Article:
This article was originally published by Mennonite World Review

Bible: Want proof of the resurrection?

Oh, for a video camera trained on the tomb on that original Easter Sunday! How perfect it would be to witness the grinding of the grave stone, the genuflection of the soldiers, the gleaming of the angel(s).


And then: Jesus emerging in lightning white, like at the Transfiguration, girded with life from beyond, leaning into a new reality.

That would prove the resurrection to all comers.

Or would it?

Because what are data points to a true debater? In an age of hoaxes and jaunty on-screen lying, maybe a video wouldn’t get us anywhere.

Maybe what we need is something else, something tangible and experiential.

This is part of what makes the Gospels’ resurrection accounts so striking. They move immediately from the fact of Jesus’ resurrection to its meaning for human life.

“He has been raised from the dead,” declares the angel. Those word cracked the seal on a whole new culture — a way of being and seeing, thinking, acting and believing that the world had not witnessed before — because “Jesus who was crucified” is not only the One who died but the One who was raised. And the One who will come again (Acts 1:11).

There’s a community and a mission there, a punchy new world germinating in the death of the old.

Jesus’ resurrection inaugurated a culture of resurrection. It’s no longer Jew or Greek but something entirely different. Call it Christian or the Way or ecclesia (Gal. 3:28; Acts 11:26; Acts 9:2; Matt. 16:18).

It’s a community that is called by Jesus, that finds its meaning and life in Jesus’ resurrection and that is sent out to the world (Matt. 4:19; Matt. 28:19-20).

To be a culture is to share a certain way of being and behaving. It’s no different with the resurrection. This is why Jesus instructed the apostles to pass on the values and commitments he had taught them (28:20).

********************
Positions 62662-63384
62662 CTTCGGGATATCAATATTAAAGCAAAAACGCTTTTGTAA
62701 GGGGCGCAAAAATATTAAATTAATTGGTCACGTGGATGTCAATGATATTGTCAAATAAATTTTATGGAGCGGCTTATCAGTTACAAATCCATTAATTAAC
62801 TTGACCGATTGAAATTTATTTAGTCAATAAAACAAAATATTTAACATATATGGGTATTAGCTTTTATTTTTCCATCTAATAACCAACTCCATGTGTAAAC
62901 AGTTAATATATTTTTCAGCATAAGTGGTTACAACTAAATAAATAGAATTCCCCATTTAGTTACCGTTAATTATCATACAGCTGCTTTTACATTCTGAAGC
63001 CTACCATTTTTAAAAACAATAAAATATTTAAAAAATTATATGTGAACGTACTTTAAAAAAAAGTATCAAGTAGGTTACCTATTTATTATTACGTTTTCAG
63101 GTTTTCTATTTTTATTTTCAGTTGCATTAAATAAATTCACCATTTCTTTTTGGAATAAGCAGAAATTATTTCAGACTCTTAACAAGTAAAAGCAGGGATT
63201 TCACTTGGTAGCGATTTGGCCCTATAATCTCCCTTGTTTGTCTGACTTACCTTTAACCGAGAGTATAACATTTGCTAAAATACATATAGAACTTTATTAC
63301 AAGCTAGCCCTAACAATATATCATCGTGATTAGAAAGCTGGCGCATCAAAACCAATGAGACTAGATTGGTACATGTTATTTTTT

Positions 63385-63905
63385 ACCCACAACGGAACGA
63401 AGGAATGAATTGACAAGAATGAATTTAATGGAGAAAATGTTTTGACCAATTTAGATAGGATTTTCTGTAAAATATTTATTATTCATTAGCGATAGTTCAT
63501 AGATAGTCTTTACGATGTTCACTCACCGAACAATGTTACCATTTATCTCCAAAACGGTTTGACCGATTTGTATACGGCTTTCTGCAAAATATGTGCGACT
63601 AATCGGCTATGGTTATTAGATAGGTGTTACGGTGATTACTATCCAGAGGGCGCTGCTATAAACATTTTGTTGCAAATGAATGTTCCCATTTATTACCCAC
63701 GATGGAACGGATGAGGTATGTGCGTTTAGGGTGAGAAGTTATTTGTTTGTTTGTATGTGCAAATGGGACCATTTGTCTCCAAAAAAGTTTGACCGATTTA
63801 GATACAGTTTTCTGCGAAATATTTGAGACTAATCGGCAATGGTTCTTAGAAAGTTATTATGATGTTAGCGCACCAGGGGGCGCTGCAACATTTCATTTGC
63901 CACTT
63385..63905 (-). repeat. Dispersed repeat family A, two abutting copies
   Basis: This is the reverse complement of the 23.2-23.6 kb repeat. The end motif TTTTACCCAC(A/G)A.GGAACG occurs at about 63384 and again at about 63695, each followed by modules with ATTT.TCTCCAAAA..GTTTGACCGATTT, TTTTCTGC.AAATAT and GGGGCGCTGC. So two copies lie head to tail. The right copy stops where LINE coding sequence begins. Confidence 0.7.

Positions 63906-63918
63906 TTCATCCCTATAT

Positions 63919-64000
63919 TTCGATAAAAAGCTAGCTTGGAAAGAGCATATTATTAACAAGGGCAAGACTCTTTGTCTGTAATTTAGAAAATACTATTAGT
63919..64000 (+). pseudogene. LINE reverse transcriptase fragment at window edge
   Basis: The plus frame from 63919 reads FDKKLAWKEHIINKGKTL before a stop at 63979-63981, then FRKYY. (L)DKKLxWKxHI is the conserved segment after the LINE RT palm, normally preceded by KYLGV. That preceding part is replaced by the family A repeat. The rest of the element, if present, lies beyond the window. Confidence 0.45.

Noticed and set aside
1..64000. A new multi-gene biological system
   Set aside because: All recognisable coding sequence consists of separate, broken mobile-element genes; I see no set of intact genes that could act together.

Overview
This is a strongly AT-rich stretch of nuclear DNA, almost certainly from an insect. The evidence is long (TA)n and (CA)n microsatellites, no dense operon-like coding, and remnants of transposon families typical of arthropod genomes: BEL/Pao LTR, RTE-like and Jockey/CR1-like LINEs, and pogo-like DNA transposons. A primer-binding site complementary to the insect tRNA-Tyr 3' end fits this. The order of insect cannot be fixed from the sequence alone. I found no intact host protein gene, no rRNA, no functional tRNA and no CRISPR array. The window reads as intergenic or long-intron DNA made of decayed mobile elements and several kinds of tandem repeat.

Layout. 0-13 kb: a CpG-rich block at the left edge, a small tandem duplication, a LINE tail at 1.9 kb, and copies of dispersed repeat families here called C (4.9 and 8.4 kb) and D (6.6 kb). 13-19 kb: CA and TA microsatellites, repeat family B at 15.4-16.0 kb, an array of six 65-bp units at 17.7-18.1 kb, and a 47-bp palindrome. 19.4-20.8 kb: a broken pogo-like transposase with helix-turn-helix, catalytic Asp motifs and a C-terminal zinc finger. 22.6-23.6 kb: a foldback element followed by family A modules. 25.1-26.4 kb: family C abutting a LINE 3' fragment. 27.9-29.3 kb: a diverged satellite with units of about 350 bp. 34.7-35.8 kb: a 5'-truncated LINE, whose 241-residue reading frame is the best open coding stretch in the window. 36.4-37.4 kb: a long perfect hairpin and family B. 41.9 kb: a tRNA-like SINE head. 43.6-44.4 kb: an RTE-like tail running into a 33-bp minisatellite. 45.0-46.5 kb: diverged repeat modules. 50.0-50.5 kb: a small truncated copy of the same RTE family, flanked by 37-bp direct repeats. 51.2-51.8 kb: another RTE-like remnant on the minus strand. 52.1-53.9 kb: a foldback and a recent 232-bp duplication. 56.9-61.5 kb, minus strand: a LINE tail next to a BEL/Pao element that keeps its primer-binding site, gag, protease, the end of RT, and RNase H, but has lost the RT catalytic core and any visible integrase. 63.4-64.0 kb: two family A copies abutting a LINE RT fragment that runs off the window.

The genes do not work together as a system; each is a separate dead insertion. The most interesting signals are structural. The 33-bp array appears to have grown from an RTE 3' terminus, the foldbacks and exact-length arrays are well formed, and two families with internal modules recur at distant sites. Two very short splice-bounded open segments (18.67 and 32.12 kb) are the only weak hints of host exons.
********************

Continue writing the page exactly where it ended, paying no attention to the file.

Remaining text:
The sign of the resurrection is Jesus’ continuing presence among his people. Jesus made that clear when he said, “I am with you always” (Matt. 28:20).
In flinging wide the gates of death, Jesus made possible a new, shared way of life (Rom. 6:4).

In the fifth century, the theologian Augustine of Hippo called this shared way of life the “city of God.” He spoke of the “heavenly city” that was created “by the love of God” and that “glories in the Lord.”

It’s the city “whose architect and builder is God” (Heb. 11:10). All who find their life in Christ dwell in this city now, while still awaiting its coming fullness.

The resurrection birthed a mission. Jesus’ first words in Matt. 28:19 could be translated as “going therefore.” In other words, the disciples will be going. It’s not so much a command as a statement of fact.

Jesus says his people across the ages will be going. We will be going.

With those words, Jesus is winding the spring on a mission that will have no earthly end — a going out that results in many being brought in.

God’s people are a people on the move — making disciples, baptizing, teaching (Matt. 28:19-20).

Calling is brought to completion in sending because, like all things that are true, the story must be told and the message spread.

Community and mission radiate from the resurrection of Jesus. Wherever we see the church in its community and mission tacking against the ferocious riptide of history, we catch the tracings of the resurrection.

If you want to see proof of the resurrection, go to church.


Show up on any Sunday morning and worship with God’s penny-loafered people.

Or motorcycle down a cow trail in Tanzania behind an evangelist.

Or get on your knees to pray with believers in a North Korean gulag.

Try that. Then you’ll witness the resurrection unspooling in human life across history.

Brad Roth is pastor of West Zion Mennonite Church in Mound­­ridge, Kan., and author of God’s Country: Faith, Hope and the Future of the Rural Church (Herald Press). He blogs at

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